Effects of mild hypothermia on the expression of microtubule-associated protein 2 in neurons of the hippocampal dentate gyrus in a rat model of cerebral ischemia/reperfusion*⋆

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Abstract

BACKGROUND:

It is widely accepted that mild hypothermia can protect against injury to cerebral ischemia/reperfusion.

OBJECTIVE:

To observe the effects of mild hypothermia on microtubule-associated protein 2 (MAP2) expression in the hippocampal dentate gyrus in rats following cerebral ischemia/reperfusion. Also, to study neuronal ultrastructural changes in the dentate gyrus to investigate the mechanism of the protection against injury to cerebral ischemia/reperfusion conferred by mild hypothermia.

DESIGN, TIME AND SETTING:

This randomized grouping, neural cell morphology trial was performed at the Laboratory Animal Center of Yijishan Hospital between March and June 2007.

MATERIALS:

Eighty-five healthy male Sprague Dawley rats were randomly allocated to three groups: mild hypothermia (n = 40), normothermia (n = 40), and sham-operated (n = 5).

METHODS:

Cerebral ischemia/reperfusion injury was induced by the suture method in the mild hypothermia and normothermia groups, with a threading depth of 180.5 mm. In the sham-operated group, the suture was inserted 15 mm, with no vascular ligation, and was followed by reperfusion 2 hours later. In the sham-operated and normothermia groups, the rat rectal temperature was maintained at 36–37 °C; in the mild hypothermia group, it was controlled at 32–33 °C.

MAIN OUTCOME MEASURES:

The hippocampal dentate gyrus was serially sectioned for hematoxylin-eosin staining and MAP2 immunohistochemistry. Ultrastructural changes and the MAP2 absorbance value of the hippocampal dentate gyrus were examined by transmission electron microscopy.

RESULTS:

The sham-operated group exhibited approximately normal ultrastructure of neurons in the bilateral hippocampal dentate gyrus. In the normothermia group, ischemic hippocampal dentate gyrus neurons were found with markedly fewer normal mitochondria, greatly proliferated rough endoplasmic reticulum, and a swollen and dysmorphic Golgi. In the mild hypothermia group, at each corresponding time point, these abnormal changes were noticeably alleviated. The number of necrotic mitochondria, as well as the degree of degeneration, was obviously reduced compared with the normothermia group. At days 6, 8 and 10 following reperfusion, the normothermia group exhibited lower neurological function scores than the mild hypothermia group (P < 0.05). In the normothermia group, the absorbance value of MAP2 expression in the ischemic hippocampal dentate gyrus was significantly decreased compared with the sham-operated group (P < 0.01), was slightly increased at 4 days, and reached a peak on day 8. The mild hypothermia group showed an absorbance value of MAP2 expression in the ischemic hippocampal dentate gyrus similar to the normothermia group, but it reached a peak on day 6. On days 1, 2, 4 and 6 following reperfusion, MAP2 expression was lower in the mild hypothermia group than in the sham-operated group, but it was higher than the normothermia group (P < 0.05).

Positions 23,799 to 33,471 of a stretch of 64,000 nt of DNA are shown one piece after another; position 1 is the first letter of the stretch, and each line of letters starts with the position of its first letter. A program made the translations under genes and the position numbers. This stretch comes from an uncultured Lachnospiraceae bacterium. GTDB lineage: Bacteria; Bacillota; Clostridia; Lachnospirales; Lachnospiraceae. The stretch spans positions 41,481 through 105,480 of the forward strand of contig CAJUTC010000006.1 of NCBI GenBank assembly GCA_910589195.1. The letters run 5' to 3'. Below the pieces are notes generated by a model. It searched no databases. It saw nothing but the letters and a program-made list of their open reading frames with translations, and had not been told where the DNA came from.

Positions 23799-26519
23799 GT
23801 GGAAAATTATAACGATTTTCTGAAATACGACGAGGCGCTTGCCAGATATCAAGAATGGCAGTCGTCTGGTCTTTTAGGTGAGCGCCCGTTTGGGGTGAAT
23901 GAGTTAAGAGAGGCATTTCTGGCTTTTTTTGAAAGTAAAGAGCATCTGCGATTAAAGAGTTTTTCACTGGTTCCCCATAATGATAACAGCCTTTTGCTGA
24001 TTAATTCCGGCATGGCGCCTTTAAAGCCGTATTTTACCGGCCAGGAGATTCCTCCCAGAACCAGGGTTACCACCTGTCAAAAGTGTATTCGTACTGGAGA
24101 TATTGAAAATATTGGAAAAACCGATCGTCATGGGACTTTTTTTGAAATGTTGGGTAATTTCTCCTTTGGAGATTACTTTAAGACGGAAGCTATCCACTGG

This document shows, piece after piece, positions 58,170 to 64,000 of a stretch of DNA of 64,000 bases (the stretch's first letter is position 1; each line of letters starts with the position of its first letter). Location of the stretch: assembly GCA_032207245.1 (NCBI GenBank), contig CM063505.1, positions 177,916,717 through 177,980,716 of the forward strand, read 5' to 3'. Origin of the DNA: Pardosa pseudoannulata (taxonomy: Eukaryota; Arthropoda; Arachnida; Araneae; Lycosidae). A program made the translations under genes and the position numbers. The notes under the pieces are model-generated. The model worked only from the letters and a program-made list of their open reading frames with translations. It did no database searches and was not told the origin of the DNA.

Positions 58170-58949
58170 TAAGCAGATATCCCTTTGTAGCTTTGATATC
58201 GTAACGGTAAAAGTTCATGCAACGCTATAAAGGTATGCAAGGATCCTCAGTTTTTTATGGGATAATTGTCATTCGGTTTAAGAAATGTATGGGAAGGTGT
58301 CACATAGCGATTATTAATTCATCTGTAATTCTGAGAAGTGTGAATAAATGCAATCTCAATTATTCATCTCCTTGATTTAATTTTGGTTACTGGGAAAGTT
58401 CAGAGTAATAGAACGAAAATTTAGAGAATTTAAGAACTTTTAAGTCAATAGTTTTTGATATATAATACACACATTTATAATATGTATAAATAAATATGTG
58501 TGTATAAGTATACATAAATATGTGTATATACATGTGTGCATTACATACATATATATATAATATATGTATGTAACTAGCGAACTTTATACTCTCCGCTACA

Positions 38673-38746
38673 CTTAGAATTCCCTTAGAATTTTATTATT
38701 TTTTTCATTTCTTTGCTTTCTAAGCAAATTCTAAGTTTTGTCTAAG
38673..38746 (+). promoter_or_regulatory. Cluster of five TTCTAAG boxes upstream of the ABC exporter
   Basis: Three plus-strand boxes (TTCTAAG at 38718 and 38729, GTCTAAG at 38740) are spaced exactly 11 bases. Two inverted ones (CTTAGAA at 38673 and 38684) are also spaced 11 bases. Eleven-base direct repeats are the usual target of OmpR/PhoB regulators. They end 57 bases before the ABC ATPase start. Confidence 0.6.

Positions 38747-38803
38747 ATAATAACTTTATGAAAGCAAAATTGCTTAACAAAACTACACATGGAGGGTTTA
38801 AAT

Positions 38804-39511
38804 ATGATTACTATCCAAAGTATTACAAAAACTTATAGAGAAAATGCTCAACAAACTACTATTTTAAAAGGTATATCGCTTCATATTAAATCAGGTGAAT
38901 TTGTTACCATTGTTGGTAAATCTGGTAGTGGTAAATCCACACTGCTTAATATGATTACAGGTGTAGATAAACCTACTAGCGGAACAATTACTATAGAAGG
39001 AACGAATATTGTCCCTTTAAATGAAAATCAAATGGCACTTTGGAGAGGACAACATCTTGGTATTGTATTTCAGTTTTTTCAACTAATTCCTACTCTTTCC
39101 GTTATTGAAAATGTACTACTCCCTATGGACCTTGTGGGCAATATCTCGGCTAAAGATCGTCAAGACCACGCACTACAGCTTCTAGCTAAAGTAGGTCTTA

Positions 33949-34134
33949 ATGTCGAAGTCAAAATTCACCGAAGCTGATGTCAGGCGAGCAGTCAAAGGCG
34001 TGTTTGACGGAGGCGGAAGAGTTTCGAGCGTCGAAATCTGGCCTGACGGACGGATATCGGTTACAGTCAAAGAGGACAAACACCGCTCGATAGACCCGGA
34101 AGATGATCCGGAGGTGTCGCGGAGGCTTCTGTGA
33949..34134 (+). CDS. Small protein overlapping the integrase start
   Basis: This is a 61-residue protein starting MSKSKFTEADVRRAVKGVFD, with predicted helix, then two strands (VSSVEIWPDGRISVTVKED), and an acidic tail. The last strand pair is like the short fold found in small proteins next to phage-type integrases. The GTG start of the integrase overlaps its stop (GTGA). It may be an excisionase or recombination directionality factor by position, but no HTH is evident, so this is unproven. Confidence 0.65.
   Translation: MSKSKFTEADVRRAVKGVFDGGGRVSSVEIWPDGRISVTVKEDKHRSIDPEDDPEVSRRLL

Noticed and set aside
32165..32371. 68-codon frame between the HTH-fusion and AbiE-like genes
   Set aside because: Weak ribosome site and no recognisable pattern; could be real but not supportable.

CONCLUSION:

Mild hypothermia applied in early ischemia can alleviate brain injury. This may be due to an enhancement of MAP2 expression.

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